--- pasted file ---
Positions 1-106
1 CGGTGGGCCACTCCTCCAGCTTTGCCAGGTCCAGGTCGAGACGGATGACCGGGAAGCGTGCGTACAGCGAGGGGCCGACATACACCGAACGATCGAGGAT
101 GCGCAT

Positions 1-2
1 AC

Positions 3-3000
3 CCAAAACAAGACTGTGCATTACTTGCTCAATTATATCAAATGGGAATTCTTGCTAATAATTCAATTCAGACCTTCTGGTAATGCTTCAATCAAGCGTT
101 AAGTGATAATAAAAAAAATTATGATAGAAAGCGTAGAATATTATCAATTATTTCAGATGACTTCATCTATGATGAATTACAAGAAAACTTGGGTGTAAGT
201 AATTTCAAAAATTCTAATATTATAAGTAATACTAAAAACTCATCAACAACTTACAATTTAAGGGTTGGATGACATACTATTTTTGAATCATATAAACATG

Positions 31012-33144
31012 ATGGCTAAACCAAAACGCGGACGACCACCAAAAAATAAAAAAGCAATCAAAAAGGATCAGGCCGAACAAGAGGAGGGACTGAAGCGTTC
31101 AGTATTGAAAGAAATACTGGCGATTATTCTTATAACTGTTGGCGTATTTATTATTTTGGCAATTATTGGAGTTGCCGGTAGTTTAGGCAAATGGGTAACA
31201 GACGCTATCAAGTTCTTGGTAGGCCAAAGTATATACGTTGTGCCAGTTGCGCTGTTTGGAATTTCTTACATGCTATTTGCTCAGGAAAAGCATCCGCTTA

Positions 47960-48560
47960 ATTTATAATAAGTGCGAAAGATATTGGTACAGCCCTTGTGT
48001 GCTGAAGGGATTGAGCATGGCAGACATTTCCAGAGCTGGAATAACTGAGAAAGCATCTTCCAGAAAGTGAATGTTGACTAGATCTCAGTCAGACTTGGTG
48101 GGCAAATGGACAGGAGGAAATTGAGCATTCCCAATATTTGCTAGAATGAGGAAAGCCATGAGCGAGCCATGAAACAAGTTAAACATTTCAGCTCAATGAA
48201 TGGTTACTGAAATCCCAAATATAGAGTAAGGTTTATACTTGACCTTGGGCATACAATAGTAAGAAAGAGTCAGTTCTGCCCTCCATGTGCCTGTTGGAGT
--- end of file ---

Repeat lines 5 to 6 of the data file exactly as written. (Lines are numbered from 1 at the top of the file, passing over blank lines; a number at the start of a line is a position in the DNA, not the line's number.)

1 AC

Positions 3-3000